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The P Stands for Post

Kit Smart takes a behind the scenes look at the PKP Post Desk

To ensure its successful running, the Pembroke-Kings Programme relies on a dedicated team of staff and assistants who devote hours to ensuring that the courses run smoothly and that the students get the most out of their time in Cambridge. Amongst all the flashy event planning and room booking tasks, there is one incredibly important job that is often overlooked; the job of PKP Postmaster General.

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Tom demonstrates how he typically carries the mailbag

This year, the substantial mantle of PKP Postmaster General has fallen on the shoulders of Tom Daniels. To those who didn’t know the important task that he does, he might appear to be just another PA committed to bringing joy to students but if you look a bit closer, you can see the shadow of responsibility that he carries like a heavily-laden mailbag.

The non-metaphorical mailbag that Tom can rarely be found without was presented to him by the King’s College Porters’ Lodge in a special ceremony, the full details of which are only known by the Porters and the Postmaster himself. It is this bag which Tom then uses to carefully transport the heaps of post (also referred to as ‘mail’ for the American students in residence) that the PKP community receives every day from King’s College all the way down Trumpington St to the PKP office. A nine minute walk according to Google, Tom knows that it is rarely that simple with hoards of tourists, parties of school children, bikes, cars, and people asking him if he wants to go punting constantly threatening to delay his delivery. Added to this is his constant fear that a student might stop him in the street in their eagerness to receive their packages from home or UK sim cards. Every day, Tom not only battles these obstacles but, thus far, has successfully managed to defeat them and hold back the chaos that would engulf the PKP office if the post did not arrive.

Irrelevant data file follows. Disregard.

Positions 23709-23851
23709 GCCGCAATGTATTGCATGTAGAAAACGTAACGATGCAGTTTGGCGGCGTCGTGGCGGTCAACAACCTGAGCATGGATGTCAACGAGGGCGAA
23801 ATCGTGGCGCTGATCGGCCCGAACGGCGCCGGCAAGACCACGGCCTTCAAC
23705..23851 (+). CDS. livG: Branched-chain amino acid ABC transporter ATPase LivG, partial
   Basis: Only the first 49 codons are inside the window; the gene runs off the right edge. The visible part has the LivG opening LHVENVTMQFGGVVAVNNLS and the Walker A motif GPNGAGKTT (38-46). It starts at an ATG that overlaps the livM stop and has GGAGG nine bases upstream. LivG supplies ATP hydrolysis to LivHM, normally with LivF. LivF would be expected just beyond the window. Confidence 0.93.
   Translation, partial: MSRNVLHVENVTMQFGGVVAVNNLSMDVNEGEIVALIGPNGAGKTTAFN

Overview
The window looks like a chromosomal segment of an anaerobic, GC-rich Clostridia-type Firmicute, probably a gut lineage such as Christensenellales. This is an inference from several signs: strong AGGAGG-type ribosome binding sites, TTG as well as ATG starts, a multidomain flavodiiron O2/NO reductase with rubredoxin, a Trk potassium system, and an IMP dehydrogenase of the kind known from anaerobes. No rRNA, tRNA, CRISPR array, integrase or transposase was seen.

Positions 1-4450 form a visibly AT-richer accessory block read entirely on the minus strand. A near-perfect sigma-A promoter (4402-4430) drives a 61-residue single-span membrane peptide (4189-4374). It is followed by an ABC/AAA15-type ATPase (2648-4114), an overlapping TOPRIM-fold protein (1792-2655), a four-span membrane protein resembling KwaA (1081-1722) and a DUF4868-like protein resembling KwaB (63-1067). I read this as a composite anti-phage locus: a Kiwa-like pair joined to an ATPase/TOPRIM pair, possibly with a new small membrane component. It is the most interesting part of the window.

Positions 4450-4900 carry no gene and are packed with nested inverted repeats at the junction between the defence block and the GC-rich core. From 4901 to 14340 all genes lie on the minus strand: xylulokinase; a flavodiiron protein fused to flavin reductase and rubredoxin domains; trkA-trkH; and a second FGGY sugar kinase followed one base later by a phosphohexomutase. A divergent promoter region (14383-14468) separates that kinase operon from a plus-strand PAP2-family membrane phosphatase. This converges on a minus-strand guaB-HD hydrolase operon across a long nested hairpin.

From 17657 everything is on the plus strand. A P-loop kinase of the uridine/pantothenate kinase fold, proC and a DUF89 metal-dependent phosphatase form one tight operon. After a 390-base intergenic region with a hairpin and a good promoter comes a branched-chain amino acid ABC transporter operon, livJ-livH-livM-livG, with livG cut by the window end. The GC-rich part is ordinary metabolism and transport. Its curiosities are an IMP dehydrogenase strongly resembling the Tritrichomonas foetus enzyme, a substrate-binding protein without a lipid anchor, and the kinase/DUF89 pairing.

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Tom checks a student’s name against his spreadsheet

Once the post has reached its destination, Tom meticulously adds it to his postal-tracking spreadsheet. This spreadsheet has up until most recently been a simple black and white affair, but there are some rumours about colour coding innovation coming to the Post desk shortly. Tom admitted to me that “the problem with alternate names being used to address the post is a constant trauma” in his day. Although nothing compares to days when post is left unclaimed,these, he says, are his “worst days” because he feels responsible for the poor parcels that are left abandoned and unloved.

To avoid such tragedy, Tom uses the PKP Facebook group to inform students that they have parcels waiting for them. These posts have become the highlight of many students days as he greets them with a pinch of sincerity mixed with a heavy dollop of sarcasm and irreverence. I asked Tom where his inspiration for these posts comes from:

“I find myself drawing on the Great Sarcastic. I have an uncle who is particularly scathing of me so I draw on that and I really have him to thank for inspiring me.”

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Tom locates a student’s post easily thanks to his thorough organisation

I asked whether Postman Pat was another of his influences. He admitted that although he did find his inspiration helpful in the beginning, he now tries “to deviate from the giants of the postal industry” in order to find his own style.

So how exactly did Tom rise to the prestigious role of PKP Postmaster General? It turns out that his experience goes back quite a way. A source close to Tom told me of the days before PKP when he had worked in the shop adjoining a Post Office. For years Tom had worked in that shop, watching the post from afar and wanting to be a part of the magic. His dream finally came true when he was awarded the position of Post officer during the 2014 PKP. In the subsequent years, he has learnt a lot about the post and himself which has led to his promotion to Postmaster General.

As PKP Chairman, Carlos told me: “Tom’s time working on the post is vital not just to his formation as a postman but as a human being”.

But is all well at the Post desk? While I was shadowing the team, I couldn’t help but notice the rumblings of a coup from Deputy-Postman Ashley that culminated in a hiding of the highly valued mailbag. Will Tom be able to quash the rebellion or will his staff rise up? Only time will tell.

 

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